Adam’s POV in the chapter “Book Brawl”

Adobe Photoshop PDFAdam Upton’s POV

Virgil had warned me to be ready for payback. He already knew the story of me and Lee. I guess Nikki had told him all about it or he read it in the newspapers — how I’d backed out of our plan to shoot up our high school; how I’d told the police everything and served less than a year while my ex-friend got 25.

Lee never got back at me during my first term in the New Hampshire State Prison for Men, but by now, he had built up some real prison currency. He had a better chance of exerting influence and bribing people to tell other people to do his bidding for something in return.

“He’ll find out you’re there,” Virgil told me. “Word travels from maximum to minimum and back again.”

“I know,” I said. “I’ve been there.”

“Yeah, but it’s been a while. Watch your back every second.”

“I will.”

On Day 29 of my 30-day term, Virgil’s crystal fucking ball flashed red.

And I was ready.

I was in the prison library, putting books back where they were supposed to be — the same job I had back when I was here in 2014-15. Lee was a fool for waiting so long because the closer it got to the end of my term, the more I felt it would happen at any moment … and the more I couldn’t wait to wreck whoever tried it.

I don’t know if the guard had been bribed to look the other way or not, but when he walked off for thirty seconds, my adrenaline surged. There were two guys sitting at a table well behind me who I knew and didn’t expect any shit from. I was standing beyond all the aisles of books, stocking the long shelf along the rear wall of the basically square room.

Two other guys I didn’t know very well — both shorter than me but pretty tough-looking — came in and started peeping around, but definitely not for books. My blood boiled and I imagined myself as who I always did before a fight — Shawn Thornton, ex-Boston Bruin and one of the best hockey fighters who ever lived.

I moved my cart toward the rear right corner of the library and played oblivious. I turned the cart the long way so it would block both the rear horizontal aisle and stick into the second-to-last vertical aisle at the same time. The only way they could get me without hurdling the cart was to come down the far right vertical aisle. I’d trapped myself in the corner on purpose and mostly kept my back to them. An exaggerated cleared throat not far away told me they’d found my aisle, my corner.

They both approached my ass single file as silently as they could while I raged inside — head pounding, heart banging through my chest. My left hand white-knuckled a hardcover of “No Easy Day” by Mark Owen; my right fist transformed into a hammer.

“This is from Lee in max,” the first dickhead declared, but before he got the “x” out of his mouth, my left hand had flung the book at his buzzed head, causing him to duck and my right fist followed with a hard punch to his nose, stunning him. The second guy, with the barbed-wire tat creeping up his neck, backed up a step, stunned that I was ready for them. I bull rushed past the first guy and tackled the second. I started whaling on him right there on the floor when the two guys I knew from the table ran over to check out the battle.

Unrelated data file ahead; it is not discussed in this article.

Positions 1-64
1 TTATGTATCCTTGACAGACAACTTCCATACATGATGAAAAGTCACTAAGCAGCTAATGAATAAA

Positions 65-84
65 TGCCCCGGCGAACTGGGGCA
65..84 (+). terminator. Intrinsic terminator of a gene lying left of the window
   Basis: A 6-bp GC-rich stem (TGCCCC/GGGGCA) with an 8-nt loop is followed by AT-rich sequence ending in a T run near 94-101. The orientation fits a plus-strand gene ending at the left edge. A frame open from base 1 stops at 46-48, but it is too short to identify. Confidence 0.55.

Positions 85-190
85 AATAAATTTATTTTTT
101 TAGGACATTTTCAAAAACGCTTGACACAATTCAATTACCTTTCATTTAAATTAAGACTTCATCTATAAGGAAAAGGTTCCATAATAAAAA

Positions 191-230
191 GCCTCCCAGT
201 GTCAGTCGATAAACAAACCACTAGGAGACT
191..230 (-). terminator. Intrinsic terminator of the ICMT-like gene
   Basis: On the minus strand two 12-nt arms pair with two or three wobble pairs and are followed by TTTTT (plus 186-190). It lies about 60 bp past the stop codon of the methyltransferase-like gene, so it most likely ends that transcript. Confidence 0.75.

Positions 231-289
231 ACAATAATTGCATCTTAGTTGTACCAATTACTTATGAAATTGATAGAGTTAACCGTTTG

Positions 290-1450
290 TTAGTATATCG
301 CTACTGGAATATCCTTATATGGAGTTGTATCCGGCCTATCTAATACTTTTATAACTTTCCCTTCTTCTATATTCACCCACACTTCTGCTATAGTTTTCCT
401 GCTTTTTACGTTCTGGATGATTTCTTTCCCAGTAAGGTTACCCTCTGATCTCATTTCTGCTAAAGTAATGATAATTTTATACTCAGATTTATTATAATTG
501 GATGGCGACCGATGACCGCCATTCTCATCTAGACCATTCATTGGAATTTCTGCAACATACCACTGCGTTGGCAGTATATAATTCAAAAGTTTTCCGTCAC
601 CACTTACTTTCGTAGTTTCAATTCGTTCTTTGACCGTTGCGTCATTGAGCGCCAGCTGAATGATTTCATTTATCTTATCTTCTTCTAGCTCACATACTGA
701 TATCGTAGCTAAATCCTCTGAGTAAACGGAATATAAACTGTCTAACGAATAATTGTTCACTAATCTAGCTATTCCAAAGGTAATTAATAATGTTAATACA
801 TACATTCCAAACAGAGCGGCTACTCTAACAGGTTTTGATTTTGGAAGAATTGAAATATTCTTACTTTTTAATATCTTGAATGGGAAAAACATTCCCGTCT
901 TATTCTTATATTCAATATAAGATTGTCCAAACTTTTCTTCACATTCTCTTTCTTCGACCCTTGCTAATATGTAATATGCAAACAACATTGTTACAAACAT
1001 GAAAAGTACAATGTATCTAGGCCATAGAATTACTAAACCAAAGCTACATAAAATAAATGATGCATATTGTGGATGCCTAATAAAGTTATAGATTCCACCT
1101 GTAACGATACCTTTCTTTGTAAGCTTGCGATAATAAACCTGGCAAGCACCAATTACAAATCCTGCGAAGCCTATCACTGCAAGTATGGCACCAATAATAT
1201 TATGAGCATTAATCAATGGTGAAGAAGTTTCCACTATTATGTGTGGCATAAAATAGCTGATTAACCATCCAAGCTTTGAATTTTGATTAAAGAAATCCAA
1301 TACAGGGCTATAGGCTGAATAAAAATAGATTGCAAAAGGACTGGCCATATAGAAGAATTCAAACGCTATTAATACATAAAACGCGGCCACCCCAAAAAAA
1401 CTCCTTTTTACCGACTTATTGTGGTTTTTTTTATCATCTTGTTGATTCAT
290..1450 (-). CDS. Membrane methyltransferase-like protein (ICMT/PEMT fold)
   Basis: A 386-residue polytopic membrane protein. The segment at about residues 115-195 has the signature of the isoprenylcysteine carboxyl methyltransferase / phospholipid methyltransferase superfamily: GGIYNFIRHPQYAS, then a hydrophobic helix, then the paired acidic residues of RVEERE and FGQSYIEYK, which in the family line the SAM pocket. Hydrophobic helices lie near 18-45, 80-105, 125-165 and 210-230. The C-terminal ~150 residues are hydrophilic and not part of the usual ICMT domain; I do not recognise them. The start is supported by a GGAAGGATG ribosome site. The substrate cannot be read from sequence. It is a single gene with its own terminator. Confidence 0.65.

“Holy shit, Upton!” the one name Eddie shouted. The other one, Calhoun, just laughed.

“Get the fucking guard!” I yelled. “Or grab …”

Before I could shout another word, the first dickhead stabbed me in the back with something — a razor blade or the end of an X-acto knife maybe — and ripped downward. It fucking KILLED! I struggled to stand up as he put me in a headlock from behind, but I was so pissed off from getting stabbed that I rammed him into the bookshelf and crushed his arm enough to release me. Then I was free to wreck him up against the books. Every move I made hurt my back like a motherfucker, but I kept swinging anyway and wasted the rest of his face to match his broken nose.

That’s when the guard finally showed up. By now, at least Eddie was holding down the second asshole. Calhoun must’ve run off to tell the guard what had happened.

“What the fuck is going on here?” shouted the guard, a new one I didn’t recognize.

I shoved the dazed and bloodied mofo who stabbed me toward the guard’s feet. “These two motherfuckers just ambushed me and I kicked their asses! Now take me to the fucking hospital!”

They all looked at me like I was insane, so I turned around to show them my gashed back — orange prison suit parted by a red sea of blood. The chorus of groans told me how bad it was.

I spun back around on them.

That’s fucking why!” I shouted, loud enough so Lee could hear it in max.

From “Nikki Blue: Source of Trouble”
Release date: Oct. 9
ARC date: Available now on NetGalley


Nikki reflects on moving, madness and nightmares in the chapter “Silver Sands”

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Nikki’s POV

Derek and I held hands as we strolled down the long boardwalk toward Silver Sands Beach in Milford, a town on Connecticut’s southern coast.

Just a mile or so behind us lurked the rat race of Interstate 95 and its ugly little sister, Route 1, with its endless strip malls and oversized SUVs. A few hundred feet ahead of us, beyond the beach, Long Island Sound beckoned, calm and blue. In between, sandals flip-flopped against wood; cattails rustled on either side of us in the salty breeze; and small children skipped with delight as their feet approached the warm sand.

The fine line between madness and serenity in this world is hard to fathom sometimes.

I’m from New Hampshire and I still believe it is one of the most beautiful places imaginable, but the fact remains that I got shot there. And though I had been told there are beautiful places in Connecticut, I had yet to see anything that resembled New Hampshire. It’s hard to find beauty on flat, crowded highways. So far, I didn’t like Connecticut or its maddening pace.

Thankfully, by showing me this place, Derek had given me my first glimmer of hope. And he needed to … because the only reason I moved to this state was to be close to him.

Our first date was at Chili’s on September 13, 2014. We were both just barely seniors in high school. A co-captain of the football team, he was so confident, handsome and funny that night. We toasted to our future and I felt on top of the world.

I got shot the very next night … because I was worried about another boy … about what he might do.

I had to find Adam Upton.